Nausicaä Of The Valley Of The Wind Blu-Ray Review

Every journey has a beginning and Studio Ghibli began their foray into feature animation right back with the release of this post-apocalyptic tale. Anyone familiar with the studio’s work will know how much they like to tell tales of man vs nature as a warning to us to be more pleasant to the planet we live on. There is often a heavy look at the spiritual side of life too and it is here where they tend to divide their crowd between those that love it and those that get very confused.

We find Nausicaa living in a valley with a small group of settlers. She spends her time flying about in her glider seeking to better her life with what she manages to scavenge as well as helping in the effort to discover why a lot of the plant life has suddenly become hazardous to mankind.

From here the plot thickens, combining elements of the natural world with the spiritual as at first their battle seems to be with the giant bugs that have taken over a large part of the forests and wastelands (not too dissimilar from something you might see in Dune).

It is frankly amazing to see how well thought out the animation is here for something that was made back in the first half of the 80s. The Blu-Ray transfer is a great watch but, whilst somethings impress, other things have not seemed to have changed – and that would be the writing style. But then, this is what they do and you either have to like it or lump it. As previously mentioned, Ghibli are not for everyone.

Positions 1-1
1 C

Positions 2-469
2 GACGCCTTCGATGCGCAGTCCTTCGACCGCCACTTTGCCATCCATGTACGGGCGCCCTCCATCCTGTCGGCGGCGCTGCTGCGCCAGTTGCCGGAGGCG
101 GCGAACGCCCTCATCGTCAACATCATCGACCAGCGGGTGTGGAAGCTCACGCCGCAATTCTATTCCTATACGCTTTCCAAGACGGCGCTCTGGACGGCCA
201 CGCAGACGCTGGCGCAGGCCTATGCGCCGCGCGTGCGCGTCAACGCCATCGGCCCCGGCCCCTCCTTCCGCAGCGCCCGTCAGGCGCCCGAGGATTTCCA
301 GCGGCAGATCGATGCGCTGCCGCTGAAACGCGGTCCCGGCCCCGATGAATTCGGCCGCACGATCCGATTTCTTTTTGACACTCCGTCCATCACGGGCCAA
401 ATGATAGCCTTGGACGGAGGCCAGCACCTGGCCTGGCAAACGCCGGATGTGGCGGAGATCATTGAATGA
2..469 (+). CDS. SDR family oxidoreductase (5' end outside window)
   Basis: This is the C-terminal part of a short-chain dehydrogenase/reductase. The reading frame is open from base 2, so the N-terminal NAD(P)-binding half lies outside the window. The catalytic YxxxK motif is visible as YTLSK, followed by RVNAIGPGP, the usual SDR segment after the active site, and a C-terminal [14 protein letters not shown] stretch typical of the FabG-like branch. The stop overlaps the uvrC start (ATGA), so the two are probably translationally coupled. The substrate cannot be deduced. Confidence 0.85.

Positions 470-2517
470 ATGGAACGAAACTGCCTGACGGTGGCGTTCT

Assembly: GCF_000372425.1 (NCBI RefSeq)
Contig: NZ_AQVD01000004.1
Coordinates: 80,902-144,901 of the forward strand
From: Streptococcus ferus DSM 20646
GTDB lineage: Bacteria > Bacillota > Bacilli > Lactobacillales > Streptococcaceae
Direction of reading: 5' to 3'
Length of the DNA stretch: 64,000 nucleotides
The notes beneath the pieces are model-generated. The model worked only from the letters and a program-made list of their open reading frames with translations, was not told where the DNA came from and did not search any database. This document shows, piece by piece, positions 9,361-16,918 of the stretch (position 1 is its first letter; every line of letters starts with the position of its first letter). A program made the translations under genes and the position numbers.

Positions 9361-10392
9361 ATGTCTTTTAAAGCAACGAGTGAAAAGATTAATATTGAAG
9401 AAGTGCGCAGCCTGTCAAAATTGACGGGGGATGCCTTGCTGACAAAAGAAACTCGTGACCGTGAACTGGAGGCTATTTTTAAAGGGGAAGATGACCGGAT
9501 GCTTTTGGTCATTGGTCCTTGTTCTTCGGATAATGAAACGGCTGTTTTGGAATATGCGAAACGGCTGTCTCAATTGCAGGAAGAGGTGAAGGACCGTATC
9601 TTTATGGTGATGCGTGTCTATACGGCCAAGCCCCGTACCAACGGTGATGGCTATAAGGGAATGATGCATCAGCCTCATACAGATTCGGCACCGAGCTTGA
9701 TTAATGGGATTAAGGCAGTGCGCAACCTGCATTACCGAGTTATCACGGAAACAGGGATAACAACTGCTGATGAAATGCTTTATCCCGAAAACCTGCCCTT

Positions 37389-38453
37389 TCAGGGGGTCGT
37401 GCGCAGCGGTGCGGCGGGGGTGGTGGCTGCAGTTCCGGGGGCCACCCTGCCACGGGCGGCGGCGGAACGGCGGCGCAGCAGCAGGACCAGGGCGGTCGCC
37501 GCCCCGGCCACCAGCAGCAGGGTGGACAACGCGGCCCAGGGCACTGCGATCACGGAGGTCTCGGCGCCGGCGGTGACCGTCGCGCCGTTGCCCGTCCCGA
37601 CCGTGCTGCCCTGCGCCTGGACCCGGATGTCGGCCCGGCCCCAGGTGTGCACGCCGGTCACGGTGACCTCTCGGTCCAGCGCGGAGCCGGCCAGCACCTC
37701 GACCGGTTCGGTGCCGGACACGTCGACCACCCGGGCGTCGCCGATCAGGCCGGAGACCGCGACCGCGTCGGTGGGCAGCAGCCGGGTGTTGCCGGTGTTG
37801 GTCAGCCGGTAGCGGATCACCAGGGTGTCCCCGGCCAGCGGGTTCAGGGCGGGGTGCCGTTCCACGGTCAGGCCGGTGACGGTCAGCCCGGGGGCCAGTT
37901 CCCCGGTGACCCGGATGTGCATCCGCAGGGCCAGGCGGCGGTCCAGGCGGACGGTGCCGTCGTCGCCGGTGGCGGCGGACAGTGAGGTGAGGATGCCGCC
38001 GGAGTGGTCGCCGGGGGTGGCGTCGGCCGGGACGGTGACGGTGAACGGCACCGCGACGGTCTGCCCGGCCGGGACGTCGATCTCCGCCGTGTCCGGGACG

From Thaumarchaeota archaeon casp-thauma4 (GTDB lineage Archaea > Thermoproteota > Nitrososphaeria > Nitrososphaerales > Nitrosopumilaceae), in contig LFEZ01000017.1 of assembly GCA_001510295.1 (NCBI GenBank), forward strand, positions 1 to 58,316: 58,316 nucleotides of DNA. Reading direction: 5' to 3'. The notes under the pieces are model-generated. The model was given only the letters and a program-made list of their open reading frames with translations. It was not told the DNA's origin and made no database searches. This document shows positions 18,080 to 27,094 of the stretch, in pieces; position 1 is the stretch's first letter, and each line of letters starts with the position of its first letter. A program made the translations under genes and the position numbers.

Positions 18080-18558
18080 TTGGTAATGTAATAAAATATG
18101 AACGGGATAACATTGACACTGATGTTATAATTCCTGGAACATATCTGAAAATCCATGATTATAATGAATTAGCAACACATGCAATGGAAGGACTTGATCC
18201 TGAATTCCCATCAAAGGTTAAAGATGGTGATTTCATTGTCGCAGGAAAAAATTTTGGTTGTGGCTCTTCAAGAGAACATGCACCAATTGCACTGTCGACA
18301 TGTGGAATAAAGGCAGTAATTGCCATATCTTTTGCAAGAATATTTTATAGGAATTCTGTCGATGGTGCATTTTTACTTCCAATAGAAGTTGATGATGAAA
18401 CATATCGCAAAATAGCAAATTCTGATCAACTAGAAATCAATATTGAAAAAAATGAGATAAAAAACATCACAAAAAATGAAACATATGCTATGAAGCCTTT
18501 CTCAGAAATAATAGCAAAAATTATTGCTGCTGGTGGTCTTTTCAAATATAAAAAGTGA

This re-release is not one to be brushed off lightly – just looking at the voice talent involved is impressive – Patrick Stewart, Uma Thurman, Alison Lohman, Edward James Olmos, Mark Hamill, even Shia LaBeouf(!?) and of course the king of voice-overs, Frank Welker.

The extras on the disc include a short on the new voice cast, an hour long audio interview (with a blue screen background and a clock ticking down), a half hour ‘making of’ which wasn’t put together very well, trailers and an audio commentary. All of these extras are pretty much in their native tongue, save for the voice cast session.

Steven Hurst

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